It might have been like last week with these revelations: Both Dick Cheney and Ted Olson came out for same-sex marriage.
That was just a few days after lawmakers in New York (pending Senate approval) and New Hampshire (needs House approval) voted to become the sixth and seventh states to legalize same-sex marriage.
Yes, those votes came just about the same time California's Supreme Court upheld a voter-approved ban on same-sex marriage. So, you might say, aren't we just talking a political stalemate?
One could have said as much in the early '60s when some states were fighting desegregation with all their might.
They were losing.
When Ted Olson not only steps to the microphone for same-sex marriage but goes to court for it, it's a sign of victory on the horizon. Yes, human rights for human beings who happen to be homosexual.
It was man-bites-schnauzer news the other day when Olson joined the legal fight against California's prohibition.
Olson was solicitor general under George W. Bush. Before that he argued the case in court for Bush's tainted 2000 victory.
In joining the class-action suit, Olson shared the dais with David Boies, his legal rival who made Al Gore's case in the 2000 drama.
Olson's reason for taking this stand? "Creating a second class of citizens is discrimination, plain and simple."
Second-class: in how such issues as joint property and health coverage are handled. Second-class: regarding tax incentives for people to marry.
We don't need one of the nation's foremost Republican lawyers to call it discrimination, but it sure gets your attention.
As for Cheney, he already had shown himself "soft" on these human rights. We all know why. His daughter is a lesbian with a same-sex partner. Last week he went from soft to solid when he said, "People ought to be free to enter into any kind of union they wish, any kind of arrangement they wish."
Cheney has succumbed to something, call it an inconvenience, that some of his ideological brethren seek to avoid: eye contact. Once you know gay people, and know that what distinguishes them can't be spread through the air or by hand contact and that it isn't an illness anyway, you realize that their 21st Century Jim Crow treatment is both wrong and wrongheaded.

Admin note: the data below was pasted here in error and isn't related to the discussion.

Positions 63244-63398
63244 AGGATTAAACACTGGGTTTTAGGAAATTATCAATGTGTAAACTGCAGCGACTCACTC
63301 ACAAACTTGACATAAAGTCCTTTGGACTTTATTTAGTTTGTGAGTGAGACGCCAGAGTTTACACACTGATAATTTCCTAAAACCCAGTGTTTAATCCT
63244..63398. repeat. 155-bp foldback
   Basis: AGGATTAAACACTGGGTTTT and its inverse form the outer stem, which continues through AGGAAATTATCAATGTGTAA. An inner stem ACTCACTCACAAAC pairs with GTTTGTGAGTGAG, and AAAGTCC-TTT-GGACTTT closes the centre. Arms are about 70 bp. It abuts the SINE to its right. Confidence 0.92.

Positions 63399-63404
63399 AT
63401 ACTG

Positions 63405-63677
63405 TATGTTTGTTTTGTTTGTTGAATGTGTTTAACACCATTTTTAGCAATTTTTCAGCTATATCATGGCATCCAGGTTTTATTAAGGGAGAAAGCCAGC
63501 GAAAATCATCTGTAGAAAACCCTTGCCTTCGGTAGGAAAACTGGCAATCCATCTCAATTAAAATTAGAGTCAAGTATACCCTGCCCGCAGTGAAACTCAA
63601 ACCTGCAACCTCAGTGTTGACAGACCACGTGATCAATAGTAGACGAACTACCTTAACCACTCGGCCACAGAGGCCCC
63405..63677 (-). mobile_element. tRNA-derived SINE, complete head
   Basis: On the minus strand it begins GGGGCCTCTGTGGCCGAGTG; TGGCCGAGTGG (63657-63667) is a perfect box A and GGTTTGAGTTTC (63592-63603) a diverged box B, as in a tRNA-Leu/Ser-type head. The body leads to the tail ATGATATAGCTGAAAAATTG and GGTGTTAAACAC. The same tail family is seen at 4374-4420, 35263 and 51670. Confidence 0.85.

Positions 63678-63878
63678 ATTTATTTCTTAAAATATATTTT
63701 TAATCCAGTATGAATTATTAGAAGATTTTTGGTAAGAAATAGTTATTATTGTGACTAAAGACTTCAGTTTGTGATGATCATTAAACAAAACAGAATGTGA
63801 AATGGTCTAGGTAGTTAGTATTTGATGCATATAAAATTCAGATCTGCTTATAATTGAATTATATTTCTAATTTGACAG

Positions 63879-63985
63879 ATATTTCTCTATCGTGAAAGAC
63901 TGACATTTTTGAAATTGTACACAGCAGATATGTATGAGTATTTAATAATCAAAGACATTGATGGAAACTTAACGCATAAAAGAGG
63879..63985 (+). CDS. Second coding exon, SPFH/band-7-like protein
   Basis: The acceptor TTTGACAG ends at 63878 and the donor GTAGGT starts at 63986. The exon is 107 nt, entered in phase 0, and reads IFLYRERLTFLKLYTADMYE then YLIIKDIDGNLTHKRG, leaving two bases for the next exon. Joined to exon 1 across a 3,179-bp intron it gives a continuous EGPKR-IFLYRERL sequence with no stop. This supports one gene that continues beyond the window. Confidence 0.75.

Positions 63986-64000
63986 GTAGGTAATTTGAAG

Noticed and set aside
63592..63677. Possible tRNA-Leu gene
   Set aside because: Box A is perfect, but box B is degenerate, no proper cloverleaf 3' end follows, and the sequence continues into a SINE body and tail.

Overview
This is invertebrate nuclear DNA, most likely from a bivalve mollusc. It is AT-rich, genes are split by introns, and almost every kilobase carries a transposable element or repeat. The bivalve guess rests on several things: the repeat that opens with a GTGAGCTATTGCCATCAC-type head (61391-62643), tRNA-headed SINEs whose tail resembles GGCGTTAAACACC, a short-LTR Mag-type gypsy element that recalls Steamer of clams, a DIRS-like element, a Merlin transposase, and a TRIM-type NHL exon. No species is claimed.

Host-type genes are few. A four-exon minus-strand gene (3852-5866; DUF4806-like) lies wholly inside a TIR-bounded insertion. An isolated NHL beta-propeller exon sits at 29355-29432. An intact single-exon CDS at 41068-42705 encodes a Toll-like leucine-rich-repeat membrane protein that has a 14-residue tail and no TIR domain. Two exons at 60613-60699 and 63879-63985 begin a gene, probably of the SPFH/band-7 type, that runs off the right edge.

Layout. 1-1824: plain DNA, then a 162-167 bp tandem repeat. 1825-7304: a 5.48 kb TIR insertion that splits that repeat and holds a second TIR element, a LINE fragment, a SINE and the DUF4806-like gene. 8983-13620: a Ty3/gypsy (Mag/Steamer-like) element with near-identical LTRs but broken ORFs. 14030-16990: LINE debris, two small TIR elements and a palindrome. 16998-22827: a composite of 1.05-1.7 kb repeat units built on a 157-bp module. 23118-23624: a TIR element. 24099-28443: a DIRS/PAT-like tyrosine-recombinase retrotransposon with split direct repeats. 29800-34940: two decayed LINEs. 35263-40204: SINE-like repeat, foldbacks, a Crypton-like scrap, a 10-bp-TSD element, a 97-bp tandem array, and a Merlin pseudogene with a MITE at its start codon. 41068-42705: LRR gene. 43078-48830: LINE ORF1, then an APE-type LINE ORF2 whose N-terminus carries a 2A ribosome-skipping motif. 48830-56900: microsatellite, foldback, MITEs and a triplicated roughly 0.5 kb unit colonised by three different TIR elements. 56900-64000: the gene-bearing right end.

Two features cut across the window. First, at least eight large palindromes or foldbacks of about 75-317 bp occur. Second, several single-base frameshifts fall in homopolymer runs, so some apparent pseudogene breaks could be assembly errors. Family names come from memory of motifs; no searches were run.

Opponents of gay marriage skillfully have posed this matter as an assault on marriage. How so? This is pro-marriage. This is pro-monogamy. It's the age of AIDS. Isn't monogamy a life-of-death matter?You can defend same-sex marriage on public health grounds alone.
Clearly it remains a political loser in many states. So was race-mixing, depending on one's latitude and wrong-itude in the '60s.
But it's one thing for the California Supreme Court to rule that voters said what they meant in banning gay marriage. It's another to argue that a popularly supported ban doesn't violate equal protection of the law, Olson and Boies seek to prove it does before the U.S. Supreme Court.
When — not if — justice triumphs over this form of discrimination, Texas will have played an inadvertent role.
Olson pointed out that the Supreme Court's 2003 ruling overturning Texas' sodomy law provides a king-sized lily pad for hopping across the pond of popularly mandated discrimination to the solid ground of equality.
This time, when Ted Olson says it, I believe it.
John Young writes for the Waco Tribune-Herald. E-mail: firstname.lastname@example.org